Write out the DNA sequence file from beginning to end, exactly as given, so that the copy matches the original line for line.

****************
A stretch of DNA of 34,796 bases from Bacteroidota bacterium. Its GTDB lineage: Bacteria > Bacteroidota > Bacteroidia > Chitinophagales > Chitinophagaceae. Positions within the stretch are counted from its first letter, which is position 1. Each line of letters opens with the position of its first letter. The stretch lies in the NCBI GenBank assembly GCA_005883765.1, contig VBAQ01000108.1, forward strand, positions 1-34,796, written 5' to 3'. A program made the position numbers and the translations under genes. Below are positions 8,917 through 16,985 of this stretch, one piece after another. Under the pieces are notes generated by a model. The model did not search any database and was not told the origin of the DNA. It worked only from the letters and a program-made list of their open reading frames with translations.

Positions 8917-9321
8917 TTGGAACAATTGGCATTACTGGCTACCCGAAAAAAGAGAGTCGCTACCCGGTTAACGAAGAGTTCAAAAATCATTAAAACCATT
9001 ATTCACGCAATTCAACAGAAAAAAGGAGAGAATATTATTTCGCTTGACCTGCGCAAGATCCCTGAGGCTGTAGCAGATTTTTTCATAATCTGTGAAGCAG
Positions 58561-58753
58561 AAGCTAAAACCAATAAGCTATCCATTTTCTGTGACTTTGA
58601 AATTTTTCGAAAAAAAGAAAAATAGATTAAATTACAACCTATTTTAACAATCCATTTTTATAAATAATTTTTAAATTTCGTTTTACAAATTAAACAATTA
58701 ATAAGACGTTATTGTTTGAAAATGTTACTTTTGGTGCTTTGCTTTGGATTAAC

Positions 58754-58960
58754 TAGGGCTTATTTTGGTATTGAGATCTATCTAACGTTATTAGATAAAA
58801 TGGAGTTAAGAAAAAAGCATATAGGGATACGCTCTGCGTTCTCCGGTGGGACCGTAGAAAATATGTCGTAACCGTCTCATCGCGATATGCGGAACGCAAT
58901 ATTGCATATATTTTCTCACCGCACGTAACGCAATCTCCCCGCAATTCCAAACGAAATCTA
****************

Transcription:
A stretch of DNA of 34,796 bases from Bacteroidota bacterium. Its GTDB lineage: Bacteria > Bacteroidota > Bacteroidia > Chitinophagales > Chitinophagaceae. Positions within the stretch are counted from its first letter, which is position 1. Each line of letters opens with the position of its first letter. The stretch lies in the NCBI GenBank assembly GCA_005883765.1, contig VBAQ01000108.1, forward strand, positions 1-34,796, written 5' to 3'. A program made the position numbers and the translations under genes. Below are positions 8,917 through 16,985 of this stretch, one piece after another. Under the pieces are notes generated by a model. The model did not search any database and was not told the origin of the DNA. It worked only from the letters and a program-made list of their open reading frames with translations.

Positions 8917-9321
8917 TTGGAACAATTGGCATTACTGGCTACCCGAAAAAAGAGAGTCGCTACCCGGTTAACGAAGAGTTCAAAAATCATTAAAACCATT
9001 ATTCACGCAATTCAACAGAAAAAAGGAGAGAATATTATTTCGCTTGACCTGCGCAAGATCCCTGAGGCTGTAGCAGATTTTTTCATAATCTGTGAAGCAG
Positions 58561-58753
58561 AAGCTAAAACCAATAAGCTATCCATTTTCTGTGACTTTGA
58601 AATTTTTCGAAAAAAAGAAAAATAGATTAAATTACAACCTATTTTAACAATCCATTTTTATAAATAATTTTTAAATTTCGTTTTACAAATTAAACAATTA
58701 ATAAGACGTTATTGTTTGAAAATGTTACTTTTGGTGCTTTGCTTTGGATTAAC

Positions 58754-58960
58754 TAGGGCTTATTTTGGTATTGAGATCTATCTAACGTTATTAGATAAAA
58801 TGGAGTTAAGAAAAAAGCATATAGGGATACGCTCTGCGTTCTCCGGTGGGACCGTAGAAAATATGTCGTAACCGTCTCATCGCGATATGCGGAACGCAAT
58901 ATTGCATATATTTTCTCACCGCACGTAACGCAATCTCCCCGCAATTCCAAACGAAATCTA